Berlusconi, who will turn 86 four days after the election, has shrugged off old age, ill-health, sex scandals and a criminal conviction.

The four-times prime minister is battling for a central role after the vote. Even if his party is the junior partner now among its three main parties.

Italy’s electoral system favours groups able to form broad alliances, likely amplifying the right-wing bloc’s victory.

The right has also been helped by divisions in the centre-left.

There, attempts to form a broad electoral alliance by the main Democratic Party fell apart.

That leaves three main groups fighting for votes – the PD and its allies, the centrist Azione party and its Italia Viva partner, and the anti-establishment 5-Star Movement.

Led by Giuseppe Conte, the 5-start Movement withdrew support for Draghi’s government in July, sparking divisions that led to this early election.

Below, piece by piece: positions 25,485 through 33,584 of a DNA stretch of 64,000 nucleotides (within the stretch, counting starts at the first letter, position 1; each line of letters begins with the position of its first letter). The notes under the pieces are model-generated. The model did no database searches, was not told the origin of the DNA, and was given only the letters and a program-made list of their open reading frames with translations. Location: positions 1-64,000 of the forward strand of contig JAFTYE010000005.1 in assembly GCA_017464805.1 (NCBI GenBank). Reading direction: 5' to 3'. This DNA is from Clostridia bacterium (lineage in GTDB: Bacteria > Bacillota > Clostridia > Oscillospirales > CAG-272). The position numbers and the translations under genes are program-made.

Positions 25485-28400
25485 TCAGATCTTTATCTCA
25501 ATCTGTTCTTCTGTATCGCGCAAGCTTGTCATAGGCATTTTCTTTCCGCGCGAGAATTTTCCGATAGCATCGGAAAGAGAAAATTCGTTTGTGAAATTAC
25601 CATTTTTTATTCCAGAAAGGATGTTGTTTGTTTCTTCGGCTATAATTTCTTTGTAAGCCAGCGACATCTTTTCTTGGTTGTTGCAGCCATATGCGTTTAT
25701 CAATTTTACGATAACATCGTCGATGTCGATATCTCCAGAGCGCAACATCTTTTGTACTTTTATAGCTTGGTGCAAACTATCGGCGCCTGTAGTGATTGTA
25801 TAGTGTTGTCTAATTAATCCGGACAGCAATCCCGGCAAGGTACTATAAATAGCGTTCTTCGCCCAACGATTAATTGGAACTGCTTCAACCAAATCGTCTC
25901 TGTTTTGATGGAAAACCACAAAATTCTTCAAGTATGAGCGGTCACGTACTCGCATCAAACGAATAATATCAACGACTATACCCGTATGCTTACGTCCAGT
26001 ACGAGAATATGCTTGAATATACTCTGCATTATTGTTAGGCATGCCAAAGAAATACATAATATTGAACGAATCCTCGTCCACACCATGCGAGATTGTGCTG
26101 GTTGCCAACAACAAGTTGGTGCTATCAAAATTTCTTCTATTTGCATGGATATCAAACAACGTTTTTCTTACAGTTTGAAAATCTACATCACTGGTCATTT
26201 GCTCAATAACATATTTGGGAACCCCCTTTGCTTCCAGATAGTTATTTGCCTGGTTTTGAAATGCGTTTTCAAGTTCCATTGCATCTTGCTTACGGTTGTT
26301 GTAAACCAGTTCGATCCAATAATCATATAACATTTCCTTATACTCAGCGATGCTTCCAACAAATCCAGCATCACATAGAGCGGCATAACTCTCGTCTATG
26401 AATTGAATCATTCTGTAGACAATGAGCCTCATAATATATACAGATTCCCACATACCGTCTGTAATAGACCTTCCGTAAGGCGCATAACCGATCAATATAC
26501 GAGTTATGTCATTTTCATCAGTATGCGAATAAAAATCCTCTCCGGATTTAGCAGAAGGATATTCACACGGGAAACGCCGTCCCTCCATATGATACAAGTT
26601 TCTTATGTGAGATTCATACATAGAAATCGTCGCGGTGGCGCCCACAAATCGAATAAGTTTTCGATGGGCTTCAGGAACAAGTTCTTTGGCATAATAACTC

His strategy has in part been vindicated by an improvement in 5-Star’s poll standings, but the party still faces a spell in opposition.

And what are the main issues for voters?

As in other European countries, the cost of living crisis has overshadowed other concerns such as immigration, crime and public services.

The conservative alliance has called for tax cuts across the board to help Italians cope with rising prices.

The Democratic Party wants tax reductions to be more targeted towards lower income groups.

Meloni has repeatedly voiced her support for Western policy against Russia after it invaded Ukraine.

But League leader Matteo Salvini has called for the European Union to shield Italians from the economic side-effects of sanctions imposed on Russia over the invasion.

William is an Executive News Producer at TICKER NEWS, responsible for the production and direction of news bulletins. William is also the presenter of the hourly Weather + Climate segment. With qualifications in Journalism and Law (LLB), William previously worked at the Australian Broadcasting Corporation (ABC) before moving to TICKER NEWS. He was also an intern at the Seven Network's 'Sunrise'. A creative-minded individual, William has a passion for broadcast journalism and reporting on global politics and international affairs.